One thing nearly all Australians share is a love for our native birds and animals. But as we face increasing threats from climate damage, our wildlife suffers. There is often less water, habitat destruction, and more heat stress and injuries. 

You can be a wildlife hero. This guide shows you how to support wildlife after bushfires and in heatwaves. You can also read our guide on supporting animals through floods and storms. 

How to spot injured wildlife after a bushfire

Even months after a fire, injured animals can still be found. They may have burns to their paws or tails that are not immediately obvious. They could also be suffering from infection, smoke inhalation, dehydration or starvation. 

Signs to look for:

  1. Animals are easier to approach than normal. 
  2. They appear lethargic, lazy and tired.
  3. They move slowly or appear to be in pain (salivating/panting).
  4. Kangaroos  not moving away when approached. 
  5. Koalas, flying-foxes and other wildlife commonly seen in trees staying on the ground. 
  6. Possums or wombats out during daylight. 

A kangaroo standing in front of a burned landscapeBushfire aftermath. Photo credit: Annette Ruzicka. 

How to help injured or sick wildlife:

  1. Check the area for other threats to you and the animal. Don't put yourself or wildlife in further danger. 
  2. Do not approach wildlife. Assess the animal from a distance to help keep them calm and safe. Unless you are trained and confident in handling injured or sick wildlife you can harm them further. 
  3. Secure the scene without approaching the animal. For example, lock up pets and place cones near the roadway.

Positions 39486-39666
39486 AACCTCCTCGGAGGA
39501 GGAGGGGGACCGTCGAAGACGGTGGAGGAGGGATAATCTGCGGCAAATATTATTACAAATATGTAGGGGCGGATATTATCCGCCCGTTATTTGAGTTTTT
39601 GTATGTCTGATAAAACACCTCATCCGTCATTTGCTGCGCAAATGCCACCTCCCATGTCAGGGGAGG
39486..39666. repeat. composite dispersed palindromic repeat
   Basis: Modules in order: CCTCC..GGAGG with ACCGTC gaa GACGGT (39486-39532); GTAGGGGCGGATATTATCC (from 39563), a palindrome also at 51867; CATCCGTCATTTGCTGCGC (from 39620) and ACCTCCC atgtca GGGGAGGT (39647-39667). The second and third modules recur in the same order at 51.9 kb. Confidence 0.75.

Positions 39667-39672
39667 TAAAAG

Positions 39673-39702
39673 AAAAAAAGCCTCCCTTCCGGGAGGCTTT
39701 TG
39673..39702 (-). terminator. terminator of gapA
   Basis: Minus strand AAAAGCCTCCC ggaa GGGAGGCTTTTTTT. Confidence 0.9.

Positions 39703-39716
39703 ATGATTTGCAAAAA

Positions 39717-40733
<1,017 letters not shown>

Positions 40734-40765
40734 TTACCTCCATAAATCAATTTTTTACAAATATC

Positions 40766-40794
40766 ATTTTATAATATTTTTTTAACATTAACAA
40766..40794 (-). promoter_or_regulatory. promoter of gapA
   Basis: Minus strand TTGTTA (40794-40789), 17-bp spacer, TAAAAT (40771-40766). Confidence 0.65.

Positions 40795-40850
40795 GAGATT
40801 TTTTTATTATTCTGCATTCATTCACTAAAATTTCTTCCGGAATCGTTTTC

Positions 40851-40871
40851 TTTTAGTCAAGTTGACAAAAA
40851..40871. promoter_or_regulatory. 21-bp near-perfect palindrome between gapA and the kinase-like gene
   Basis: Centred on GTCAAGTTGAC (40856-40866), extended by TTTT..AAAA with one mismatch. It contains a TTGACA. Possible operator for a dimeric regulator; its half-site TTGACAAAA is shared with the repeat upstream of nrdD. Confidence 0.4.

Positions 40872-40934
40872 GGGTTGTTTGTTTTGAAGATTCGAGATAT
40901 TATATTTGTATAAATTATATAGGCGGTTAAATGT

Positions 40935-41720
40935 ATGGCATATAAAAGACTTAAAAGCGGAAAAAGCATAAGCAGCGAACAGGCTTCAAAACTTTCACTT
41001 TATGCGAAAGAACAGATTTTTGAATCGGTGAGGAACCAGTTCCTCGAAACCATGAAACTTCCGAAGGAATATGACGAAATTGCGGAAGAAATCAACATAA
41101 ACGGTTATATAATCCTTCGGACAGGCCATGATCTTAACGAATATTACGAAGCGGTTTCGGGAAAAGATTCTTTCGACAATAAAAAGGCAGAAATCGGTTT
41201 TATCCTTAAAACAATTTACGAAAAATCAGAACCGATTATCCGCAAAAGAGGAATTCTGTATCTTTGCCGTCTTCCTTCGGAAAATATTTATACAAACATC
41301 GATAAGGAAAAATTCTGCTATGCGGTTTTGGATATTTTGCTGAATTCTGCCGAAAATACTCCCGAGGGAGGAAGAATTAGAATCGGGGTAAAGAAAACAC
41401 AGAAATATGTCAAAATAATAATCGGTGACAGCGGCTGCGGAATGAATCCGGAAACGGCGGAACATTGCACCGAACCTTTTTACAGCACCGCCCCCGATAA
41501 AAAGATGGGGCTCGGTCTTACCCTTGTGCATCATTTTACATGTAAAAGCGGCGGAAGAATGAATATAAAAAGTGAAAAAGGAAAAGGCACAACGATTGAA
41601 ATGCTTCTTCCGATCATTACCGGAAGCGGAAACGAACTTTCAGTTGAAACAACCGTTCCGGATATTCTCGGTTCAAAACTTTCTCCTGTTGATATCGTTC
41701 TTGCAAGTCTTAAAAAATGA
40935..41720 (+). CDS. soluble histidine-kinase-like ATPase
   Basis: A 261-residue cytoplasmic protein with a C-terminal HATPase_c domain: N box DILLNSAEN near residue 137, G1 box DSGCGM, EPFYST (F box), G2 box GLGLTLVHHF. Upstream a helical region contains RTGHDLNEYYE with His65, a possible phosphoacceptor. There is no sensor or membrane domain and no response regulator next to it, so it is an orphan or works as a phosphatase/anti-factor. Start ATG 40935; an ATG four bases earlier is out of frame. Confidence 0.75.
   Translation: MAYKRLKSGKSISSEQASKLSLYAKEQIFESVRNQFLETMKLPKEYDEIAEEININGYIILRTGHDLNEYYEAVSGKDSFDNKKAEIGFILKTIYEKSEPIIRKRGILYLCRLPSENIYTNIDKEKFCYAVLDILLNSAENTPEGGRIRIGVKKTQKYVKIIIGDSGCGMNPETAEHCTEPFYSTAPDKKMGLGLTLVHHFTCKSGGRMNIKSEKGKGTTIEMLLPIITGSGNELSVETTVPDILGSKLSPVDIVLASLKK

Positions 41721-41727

4. If it is a flying fox or bat, call a vaccinated bat carer right away. Your state or territory animal rescue will have contact details. 
  5. Call your regional wildlife rescue hotline to provide assistance and additional rescue advice.

If you spot a deceased animal on the road and it hasn't been spray painted with a marking, this means its pouch has unlikely been checked for joeys. Please call your local wildlife carer for assistance. 

Tips for helping wildlife survive extreme heat and drought

There are key signs an animal may be suffering from heat stress. They might be seeking shade, and appear lethargic, unresponsive and open mouthed (salivating or panting). 

How to help heat-stressed wildlife:

  1. Secure your pets (dogs on lead when outdoors and keep cats indoors, especially at night).
  2. Put water out. If an animal is showing signs of heat stress, place water nearby and consider leaving a sprinkler or mister on.
  3. Do not approach wildlife. This can stress them further.
  4. Monitor recovery from a safe distance. 
  5. If recovery signs are not evident within a few hours call for wildlife rescue and advice.

Possums are particularly vulnerable to heat stress. If they are struggling, they may come out from their hollows or roof cavities and appear lethargic or unresponsive. 

If you see possums out during the day, they could be heat stressed, injuring or orphaned. Monitor the possum from a safe distance and call your local wildlife rescue hotline for advice or rescue. 

Close-up photo of a possum

Need to call for help? 

Save your local wildlife rescue hotline number in your phone: 


1300 094 737

VIC Wildlife Victoria

1300 094 535


1300 ANIMAL (1300 264 625)

Wildcare Aust

(07) 5527 2444


(02) 6287 8100

WA Wildcare Helpline

(08) 9474 9055


1300 477 722

Fauna Rescue SA

(08) 8289 0896

TAS Wildlife Management Branch

1300 827 727

NT Wildcare

(08) 8988 6121

Many rescue organisations encourage people to carry a torch, hand sanitiser, gloves, towel, pillow cases and cardboard boxes in their car in case you need to help injured wildlife and rescue responders. 

A close up photo of an echidnaPhoto credit: Annette Ruzicka.

Brendan Sydes

National Biodiversity Policy Adviser